Here we go, the top search strings that brought new readers to Candy Blog in October.
1. candy corn
See last years list as a comparison. No one even mentioned Halloween in the top twenty! I wonder if those chico sticks are the same as Chick-o-Sticks?
Friday, November 2, 2007
In the Autumn a candy lover’s fancy turns to Licorice. (Well, if you like licorice.) The cooler air and shorter days seem to beg for the earthy flavors of a good molasses-based licorice. I get that not everyone likes licorice. It’s like mincemeat and cloves ... not everyone gets it.
There are lots of different versions of licorice, but one of my favorites are pastels, which are little nibbles covered in a candy shell. (Just like candy covered chocolate like M&Ms are a great way to eat chocolate!) I’ve had at least a dozen different varieties, from Good & Plenty to Koppers to Jelly Belly. They’re all good ... but after Good & Plenty, they get kind of expensive. (I’m not sure why.)
I was pretty happy to find Kenny’s Licorice Pastels at the All Candy Expo. They do great things with licorice, including using real licorice extract and making their products affordable (you’ve probably seen them repackage and sold under house brands or in bulk bins before).
They’re made from a very thin piece of licorice, think laces chopped into little segments. Nothing wrong with that. But the coatings are irregular. Some are chipped, which may have been me treating the package like a bean bag in my travels. Still, the coating wasn’t complete on some, with little bits of licorice sticking out or appearing just below the thin veneer of sugar shell.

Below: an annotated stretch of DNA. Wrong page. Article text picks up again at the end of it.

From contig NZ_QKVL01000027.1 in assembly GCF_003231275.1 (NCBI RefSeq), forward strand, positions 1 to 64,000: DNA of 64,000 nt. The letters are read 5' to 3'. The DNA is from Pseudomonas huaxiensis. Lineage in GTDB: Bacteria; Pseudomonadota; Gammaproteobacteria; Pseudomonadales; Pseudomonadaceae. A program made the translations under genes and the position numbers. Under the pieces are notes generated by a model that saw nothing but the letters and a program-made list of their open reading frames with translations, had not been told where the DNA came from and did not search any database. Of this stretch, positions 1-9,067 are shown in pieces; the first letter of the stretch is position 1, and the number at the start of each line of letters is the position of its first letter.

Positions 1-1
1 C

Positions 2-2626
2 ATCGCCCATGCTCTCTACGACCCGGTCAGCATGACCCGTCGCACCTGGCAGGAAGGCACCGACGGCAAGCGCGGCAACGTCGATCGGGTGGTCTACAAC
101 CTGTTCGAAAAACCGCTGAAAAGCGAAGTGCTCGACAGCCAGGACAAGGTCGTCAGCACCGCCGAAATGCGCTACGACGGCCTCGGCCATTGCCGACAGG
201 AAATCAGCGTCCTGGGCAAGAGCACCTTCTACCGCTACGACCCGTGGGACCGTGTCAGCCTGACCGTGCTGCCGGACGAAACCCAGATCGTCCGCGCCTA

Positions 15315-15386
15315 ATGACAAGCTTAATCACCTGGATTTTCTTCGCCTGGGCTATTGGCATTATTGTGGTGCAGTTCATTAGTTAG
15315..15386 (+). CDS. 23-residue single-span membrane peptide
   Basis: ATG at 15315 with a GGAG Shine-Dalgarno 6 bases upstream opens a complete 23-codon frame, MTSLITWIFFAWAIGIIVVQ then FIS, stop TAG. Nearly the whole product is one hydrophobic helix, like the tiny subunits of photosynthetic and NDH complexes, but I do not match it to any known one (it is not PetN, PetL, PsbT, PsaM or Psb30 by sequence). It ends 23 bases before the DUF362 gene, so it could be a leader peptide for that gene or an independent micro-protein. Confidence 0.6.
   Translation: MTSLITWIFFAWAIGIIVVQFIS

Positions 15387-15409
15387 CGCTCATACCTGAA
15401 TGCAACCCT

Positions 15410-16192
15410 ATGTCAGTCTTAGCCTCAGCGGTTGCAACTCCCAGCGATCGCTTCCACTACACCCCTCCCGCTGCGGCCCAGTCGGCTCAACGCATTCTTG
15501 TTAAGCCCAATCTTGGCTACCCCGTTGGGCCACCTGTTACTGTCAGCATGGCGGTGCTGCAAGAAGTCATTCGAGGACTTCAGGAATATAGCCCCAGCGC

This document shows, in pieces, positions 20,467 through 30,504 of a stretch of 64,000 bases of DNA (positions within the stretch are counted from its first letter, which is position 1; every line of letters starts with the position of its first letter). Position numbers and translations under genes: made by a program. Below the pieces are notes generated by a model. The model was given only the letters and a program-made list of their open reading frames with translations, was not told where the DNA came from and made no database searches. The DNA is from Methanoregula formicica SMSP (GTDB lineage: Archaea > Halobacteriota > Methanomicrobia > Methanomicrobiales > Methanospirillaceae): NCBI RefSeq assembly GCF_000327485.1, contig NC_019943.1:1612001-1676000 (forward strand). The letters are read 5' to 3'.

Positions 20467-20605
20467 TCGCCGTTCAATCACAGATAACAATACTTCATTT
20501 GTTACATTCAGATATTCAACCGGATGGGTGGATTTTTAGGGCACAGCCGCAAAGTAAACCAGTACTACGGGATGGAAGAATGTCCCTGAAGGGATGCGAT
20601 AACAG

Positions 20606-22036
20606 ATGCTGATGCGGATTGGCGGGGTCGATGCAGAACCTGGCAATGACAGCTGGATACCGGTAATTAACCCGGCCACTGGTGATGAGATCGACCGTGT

The color choice is interesting. White, Green, Mustard Yellow, Black, Purple and Hot Pink.
They were soft and fresh. The sugar shell didn’t have a sharp and crisp crunch like the ones I get in the little bulk tubs at Cost Plus World Market. I like that kind of shell, but this was okay ... more like the Good & Plenty side of things. The licorice inside is nice and chewy and has a good note of roasted molasses and real licorice and anise extracts. (The anise is detectable in the shell.)
The thing that spoiled it for me (and this is just me) was that there was Red #40 in them. It was absolutely detectable in the pink and purple candies. (I even did several blind tests to see if I was just being dramatic.) It made them bitter. I had to separate them out from the rest of the bag ... and not eating a third of them doesn’t really make them cheaper. (4 out of 10)
I love root beer barrel hard candies and the root beer Bottle Caps, which are pretty much the only candies that incorporate root beer well into their pantheon of flavors.
Kenny’s also makes a huge line of flavored Juicy Twists (I’m loathe to use the term “red licorice” which is like saying “unsweetened sugar”.) They come in watermelon, green apple, chocolate and of course, Root Beer.
The twists aren’t really that twisted (only a half twist per length), but have pleasant ridges. They’re shiny and rather firm (but not stale). They don’t have the firmly pinched ends that other brands like Red Vines have. But they are hollow (if you’re a straw person).
The root beer flavor is sweet and has a nice balsam quality, not as intense as some other more spicy candies, but still a good match for the flour-based twist. I’d love it if they were more intense, but this is often my problem with root beer in general. I want lots of flavor. But, as I mentioned before, I take my root beer enjoyment where I can. These are a fun change from hard candies. (7 out of 10)